U.S. men's soccer team faces Iceland in exhibition at Carson

U.S. men's soccer team faces Iceland in exhibition at Carson
Michael Bradley talks during a press conference before a training session in Sao Paulo, Brazil on June 20, 2014. (Julio Cortez / AP)

When the calendar flipped from 2015 to 2016, Michael Bradley did his best to turn the page as well.

"It's the start of a new year," said Bradley, captain of a national soccer team that will kick off 2016 on Sunday against Iceland at the StubHub Center (1 p.m, ESPN2, UniMas, Univision Deportes).


"A lot of big games ahead of us. [World Cup] qualifying. Copa America. It's exciting."

Exciting would not be the way to describe 2015, which ended with the U.S. winning two of its final eight games, among them a penalty-kick loss to Panama in the Gold Cup consolation game and an overtime loss to Mexico in the CONCACAF Cup.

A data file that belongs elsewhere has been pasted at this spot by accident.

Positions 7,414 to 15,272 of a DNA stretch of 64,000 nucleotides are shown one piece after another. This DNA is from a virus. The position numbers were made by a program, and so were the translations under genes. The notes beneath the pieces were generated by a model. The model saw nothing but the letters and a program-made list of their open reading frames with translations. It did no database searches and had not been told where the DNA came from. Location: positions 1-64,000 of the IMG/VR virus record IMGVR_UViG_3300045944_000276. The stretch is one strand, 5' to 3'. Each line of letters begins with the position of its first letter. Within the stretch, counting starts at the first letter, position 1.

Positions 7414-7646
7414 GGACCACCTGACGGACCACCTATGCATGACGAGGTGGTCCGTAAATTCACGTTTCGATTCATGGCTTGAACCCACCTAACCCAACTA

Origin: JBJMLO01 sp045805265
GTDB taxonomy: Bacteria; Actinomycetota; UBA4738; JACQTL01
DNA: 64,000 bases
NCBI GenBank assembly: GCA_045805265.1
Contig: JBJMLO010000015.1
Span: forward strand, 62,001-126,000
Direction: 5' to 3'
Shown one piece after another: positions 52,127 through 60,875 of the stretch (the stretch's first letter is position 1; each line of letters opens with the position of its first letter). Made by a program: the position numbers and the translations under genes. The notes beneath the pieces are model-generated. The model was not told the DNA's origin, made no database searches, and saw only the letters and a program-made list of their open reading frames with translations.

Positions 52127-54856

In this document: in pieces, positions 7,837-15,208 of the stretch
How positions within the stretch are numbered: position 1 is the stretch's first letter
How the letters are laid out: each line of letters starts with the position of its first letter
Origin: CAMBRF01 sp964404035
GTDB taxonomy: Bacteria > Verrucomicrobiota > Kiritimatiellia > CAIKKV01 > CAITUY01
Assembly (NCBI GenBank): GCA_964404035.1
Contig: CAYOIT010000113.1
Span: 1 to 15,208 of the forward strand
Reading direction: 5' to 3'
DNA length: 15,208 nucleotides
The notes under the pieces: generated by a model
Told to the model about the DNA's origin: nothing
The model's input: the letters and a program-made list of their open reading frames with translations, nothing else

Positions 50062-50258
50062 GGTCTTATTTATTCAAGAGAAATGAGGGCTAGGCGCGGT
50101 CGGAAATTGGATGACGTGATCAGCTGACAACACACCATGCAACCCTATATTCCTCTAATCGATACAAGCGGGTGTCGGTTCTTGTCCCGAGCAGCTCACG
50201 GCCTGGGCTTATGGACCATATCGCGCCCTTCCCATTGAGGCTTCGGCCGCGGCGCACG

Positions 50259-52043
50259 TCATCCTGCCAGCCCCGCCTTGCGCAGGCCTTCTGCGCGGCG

But Bradley said neither he nor his teammates are dwelling on that.

"We're certainly very aware that we let ourselves down in some big moments last year," he said. "That's also sports. You play big games, you play in moments where everything's on the line, one team has to lose.

"That's reality."

Iceland, a Euro 2016 qualifier, will pose a good first test for a reinvigorated U.S. roster that is a mix of senior team veterans preparing for March's World Cup qualifiers with Guatemala and U-23 players readying for a two-leg playoff with Colombia for the final berth in the Summer Olympics. That playoff will also be held in March.

Coach Juergen Klinsmann cautions about reading too much into Sunday's game, because his team has been in camp only 20 days. He wanted to start a week earlier with fitness training, but some veterans objected and the coach backed down.

Meanwhile Iceland opened its winter training camp last month and has already played two games, beating Finland and losing to the United Arab Emirates.

"It's always difficult to kind of put expectations on it because we just started preseason," said Klinsmann, who plans to play 17 players Sunday. "It's difficult now to say, 'This is how it should go.' We are just starting.

"It's not the roster that's going to play in Guatemala. It's not going to be the roster that is going to play the Copa America. But it is a group of players that you want to kind of give a head start and get them going and benefit from it a couple of weeks down the road."

The U.S. finishes its winter camp Feb. 5 with a second StubHub exhibition, this one against Canada.